Like a boxer coming back from a standing eight-count to win a bout, stocks of many specialty finance companies have shaken off a bruising they received last fall and are approaching all-time highs.

Strong fourth-quarter earnings reports and solid credit quality have quelled investor worries about consumer delinquencies and created new funding opportunities for the lenders themselves.

"These stocks were beaten mercilessly in the fourth quarter," said John Heffern, a specialty finance analyst with Natwest Securities Corp, "so we were due for some kind of correction in the sector."

The rebound for specialty lenders comes nearly three months after the sector experienced a selloff that eroded as much as 25% of some companies' market value.

At the time, investors were warned that the economy was poised for a recession, and data on consumer debt loads hinted that any economic downturn could have a pronounced effect on overleveraged consumers.

So when Money Store Inc., based in Union, N.J., reported an unexpected rise in third-quarter delinquencies, many investors panicked and dumped shares of the company and other specialty lenders.

"One of the catalysts for the selloff was the Money Store's announcement that delinquencies were rising," said Michael Diana, an analyst following housing and auto-related lenders at Bear, Stearns & Co.

But the delinquency increase was "a false signal," he said. The lender did warn that the delinquency numbers reflected a changeover in computer systems more than a rapid deterioration in credit quality.

Indeed, fourth-quarter results seem to confirm that the increase was an anomaly. On Feb. 14, the company reported the percentage of home equity loans 30 days or more past due declined 61 basis points between the third and fourth quarters, to 4.86% of home equity loans serviced.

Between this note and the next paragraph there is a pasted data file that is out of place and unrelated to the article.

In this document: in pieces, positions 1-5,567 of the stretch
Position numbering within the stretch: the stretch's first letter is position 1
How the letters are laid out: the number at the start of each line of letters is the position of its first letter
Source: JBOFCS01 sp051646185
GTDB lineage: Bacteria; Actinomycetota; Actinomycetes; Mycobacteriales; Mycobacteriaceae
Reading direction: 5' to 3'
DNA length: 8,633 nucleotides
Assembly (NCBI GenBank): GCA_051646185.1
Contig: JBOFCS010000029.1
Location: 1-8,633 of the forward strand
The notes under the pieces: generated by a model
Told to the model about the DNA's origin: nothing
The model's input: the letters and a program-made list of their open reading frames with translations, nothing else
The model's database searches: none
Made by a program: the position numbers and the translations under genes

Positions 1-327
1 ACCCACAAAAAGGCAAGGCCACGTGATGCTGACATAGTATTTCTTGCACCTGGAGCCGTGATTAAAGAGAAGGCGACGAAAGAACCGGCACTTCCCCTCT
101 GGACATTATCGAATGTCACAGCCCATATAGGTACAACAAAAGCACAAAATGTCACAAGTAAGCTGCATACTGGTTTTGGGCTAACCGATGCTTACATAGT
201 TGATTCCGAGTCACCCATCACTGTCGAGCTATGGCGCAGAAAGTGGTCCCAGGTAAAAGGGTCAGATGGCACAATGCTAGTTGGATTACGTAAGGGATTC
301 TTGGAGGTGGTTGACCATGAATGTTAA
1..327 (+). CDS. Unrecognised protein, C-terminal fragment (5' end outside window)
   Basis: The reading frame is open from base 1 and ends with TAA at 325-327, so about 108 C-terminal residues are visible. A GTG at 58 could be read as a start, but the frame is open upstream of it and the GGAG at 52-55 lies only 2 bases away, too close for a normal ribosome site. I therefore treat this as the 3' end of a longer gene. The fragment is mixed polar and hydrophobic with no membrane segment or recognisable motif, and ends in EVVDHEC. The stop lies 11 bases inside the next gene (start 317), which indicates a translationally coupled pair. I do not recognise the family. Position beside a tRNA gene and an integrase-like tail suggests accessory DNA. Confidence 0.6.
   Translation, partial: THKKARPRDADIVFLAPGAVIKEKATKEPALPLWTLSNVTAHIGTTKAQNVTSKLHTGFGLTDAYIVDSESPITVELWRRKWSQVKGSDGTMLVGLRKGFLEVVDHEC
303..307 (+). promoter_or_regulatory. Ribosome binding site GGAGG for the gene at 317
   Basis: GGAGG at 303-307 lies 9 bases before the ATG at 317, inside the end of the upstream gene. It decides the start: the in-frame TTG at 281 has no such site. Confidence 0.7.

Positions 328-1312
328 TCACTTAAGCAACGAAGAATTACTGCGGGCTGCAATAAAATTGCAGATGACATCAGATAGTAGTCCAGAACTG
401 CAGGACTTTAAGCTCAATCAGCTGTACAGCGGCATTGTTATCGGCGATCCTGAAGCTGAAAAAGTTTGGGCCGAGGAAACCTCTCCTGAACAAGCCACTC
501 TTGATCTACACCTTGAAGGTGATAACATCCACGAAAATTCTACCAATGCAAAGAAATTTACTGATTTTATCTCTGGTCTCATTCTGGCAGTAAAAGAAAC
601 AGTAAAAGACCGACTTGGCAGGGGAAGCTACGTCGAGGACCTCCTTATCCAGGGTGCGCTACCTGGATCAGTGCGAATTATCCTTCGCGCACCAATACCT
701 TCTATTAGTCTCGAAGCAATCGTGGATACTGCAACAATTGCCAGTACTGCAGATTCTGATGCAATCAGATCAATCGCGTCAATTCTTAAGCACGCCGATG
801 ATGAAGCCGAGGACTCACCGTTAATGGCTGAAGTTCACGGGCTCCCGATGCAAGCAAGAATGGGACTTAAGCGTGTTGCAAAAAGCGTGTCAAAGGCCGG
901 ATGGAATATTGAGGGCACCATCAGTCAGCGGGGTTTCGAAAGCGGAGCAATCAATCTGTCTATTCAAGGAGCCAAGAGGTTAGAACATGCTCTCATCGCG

The performance was matched by other lenders as well.

"When the December quarter results came in, delinquencies were higher, but the increase was less than anticipated," Mr. Diana said. "Things weren't as bad as people expected them to be."

On the other hand, earnings were higher than investor expectations. Money Store reported an impressive 70% earnings increase for the fourth quarter, and a 56% jump for the year.

"The December earnings reports reminded people just how much earnings momentum these companies have," the Bear Stearns analyst added.

The rebound also has benefited the new issues market. In recent months, a number of specialty lenders have taken advantage of the renewed interest to raise new equity capital.

In January, ContiFinancial Corp., a subsidiary of commodity giant Continental Grain Co., raised nearly $130 million in an initial public offering of common stock. Aames Financial Corp., a Los Angeles-based mortgage lender, raised $115 million in a February convertible, subordinated debt offering.

Money Store also said it was planning to sell six million shares in early March, including five million new shares. Existing shareholders will be bringing one million shares to the market in March. Likewise, Jayhawk Acceptance Corp., a Dallas-based indirect subprime auto lender, announced Thursday it was planning a 2.5 million share secondary offering.

"I suspect as long as the valuations remain strong compared with the fourth quarter, the growing companies will seek more capital," said Mr. Heffern.

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